Sony CMT-M700DVD
In the US, UK and Australia to name a few, the bookshelf combo system is dying. Most manufacturers are scaling back production and instead focusing their efforts on portable personal audio, this year's big boom market (along with widescreen TV and home theater). In Japan, however, companies like Sony, Sharp and Kenwood just keep on knocking them out. It's that size thing again, probably. So all hail the CMT-M700DVD (JPY60,000), Sony's new combo creation that sticks an MD, CD, cassette, FM/AM tuner and DVD player all together in the same box. It does this because, um, because it can, probably. And because Sony reckons the 15,000 DVD titles out on the Japanese market mean that a whole load of new customers can be persuaded to jump onboard the DVD bandwagon if they just have the right kind of 'one box does all' sound system at home. The CMT-M700DVD has digital D1, S-Video and composite connections and packs a Virtual Enhance Surround (VES) sound system which tries to make a decent job of 5.1 channel sound with its two wee bookshelf speakers. The combo system will even handle playback of CD-R/RW discs.

Mobile Phone Shipments Down
EXTRACT: The Japan Electrical Information Technology Association (JEITA) announced on March 12 that Japan's total shipments of mobile telephones in January, including car telephones and PHS receivers, fell to 3,274,000 units; a drastic decrease of 28 percent compared with the same month a year previously.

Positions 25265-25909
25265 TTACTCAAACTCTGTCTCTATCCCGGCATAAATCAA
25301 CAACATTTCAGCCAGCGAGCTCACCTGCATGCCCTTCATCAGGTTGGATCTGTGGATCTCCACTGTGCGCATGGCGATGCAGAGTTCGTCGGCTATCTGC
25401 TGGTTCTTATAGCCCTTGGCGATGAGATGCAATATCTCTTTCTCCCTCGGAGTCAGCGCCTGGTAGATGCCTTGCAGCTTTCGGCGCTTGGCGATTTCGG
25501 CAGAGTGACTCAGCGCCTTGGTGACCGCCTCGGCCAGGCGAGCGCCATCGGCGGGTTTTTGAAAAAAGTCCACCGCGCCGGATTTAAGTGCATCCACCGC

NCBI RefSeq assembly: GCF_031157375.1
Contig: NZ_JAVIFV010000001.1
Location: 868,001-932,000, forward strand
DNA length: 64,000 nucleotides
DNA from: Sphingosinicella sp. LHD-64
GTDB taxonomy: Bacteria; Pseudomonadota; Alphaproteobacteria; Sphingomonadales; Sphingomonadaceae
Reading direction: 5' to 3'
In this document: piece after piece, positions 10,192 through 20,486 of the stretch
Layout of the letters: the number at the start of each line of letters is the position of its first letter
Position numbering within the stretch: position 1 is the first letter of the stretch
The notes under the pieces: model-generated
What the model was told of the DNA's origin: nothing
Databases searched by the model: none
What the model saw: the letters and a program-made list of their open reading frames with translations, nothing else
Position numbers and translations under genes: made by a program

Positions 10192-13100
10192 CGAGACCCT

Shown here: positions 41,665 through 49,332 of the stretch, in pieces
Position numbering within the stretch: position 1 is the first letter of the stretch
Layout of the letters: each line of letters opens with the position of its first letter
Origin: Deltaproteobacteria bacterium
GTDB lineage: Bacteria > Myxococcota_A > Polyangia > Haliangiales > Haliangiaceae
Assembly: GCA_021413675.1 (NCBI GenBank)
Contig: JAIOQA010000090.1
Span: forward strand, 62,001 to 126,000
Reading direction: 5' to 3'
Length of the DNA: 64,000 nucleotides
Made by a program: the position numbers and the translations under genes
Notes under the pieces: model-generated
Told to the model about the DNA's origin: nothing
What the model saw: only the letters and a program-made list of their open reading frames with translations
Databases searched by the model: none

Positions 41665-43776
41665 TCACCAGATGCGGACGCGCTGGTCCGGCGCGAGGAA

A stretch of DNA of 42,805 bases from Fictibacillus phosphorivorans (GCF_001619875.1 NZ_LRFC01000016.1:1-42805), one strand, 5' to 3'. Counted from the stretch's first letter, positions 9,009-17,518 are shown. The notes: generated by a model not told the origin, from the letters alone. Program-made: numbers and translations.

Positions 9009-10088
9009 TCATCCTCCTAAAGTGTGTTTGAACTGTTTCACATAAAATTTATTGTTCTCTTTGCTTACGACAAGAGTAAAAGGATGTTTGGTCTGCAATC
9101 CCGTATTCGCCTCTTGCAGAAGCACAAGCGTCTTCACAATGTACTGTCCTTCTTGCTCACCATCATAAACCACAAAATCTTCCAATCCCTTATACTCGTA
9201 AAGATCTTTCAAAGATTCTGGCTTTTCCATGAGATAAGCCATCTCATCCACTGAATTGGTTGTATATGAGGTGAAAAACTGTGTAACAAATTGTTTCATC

Source: Nikkei AsiaBizTech, March 13
>>> COMMENTARY: This marks the eighth consecutive month of decline in shipment volume from the year previous. Note that PHS phone shipments fell a steep 49.8 percent year on year, to 191,000 units. According to JEITA, this was caused by makers limiting their shipments in view of the decline in PHS subscribers. Ironically, the declining sales will actually help the Japanese carriers, especially NTT DoCoMo and KDDI, which have to pay out less in handset subsidies when fewer are sold.

Sign of the Times
The Fortean Times reports that Florin Pirliceanu of Romania misplaced his Nokia 3310 cellphone, and then hanged himself after leaving a suicide note that read, "I have lost my phone so I have no alternative but to take my own life." Rather an overreaction we think, although reasonable, perhaps, if it had been the new dual-camera D2101V ...

Three to Launch Dual-CPU Cellphones
EXTRACT: NEC, Matsushita Electric Industrial and Matsushita Communication Industrial said that they will market new 3G mobile handsets with jointly developed technology in the second half of this year. In a joint development that started in August, the three companies have designed the core architecture for a 3G mobile handset platform. The architecture features two central processing units, which will enable 3G mobile handsets to transact a large volume of data more quickly than comparable models with a single CPU, an NEC official said.
Source: Japan Times, March 1
>>> COMMENTARY: The trio said they had set up a new '3G Mobile Collaboration Office' in Yokohama with about 50 workers, which should increase to 100 by October 2002. Handsets are becoming computers ...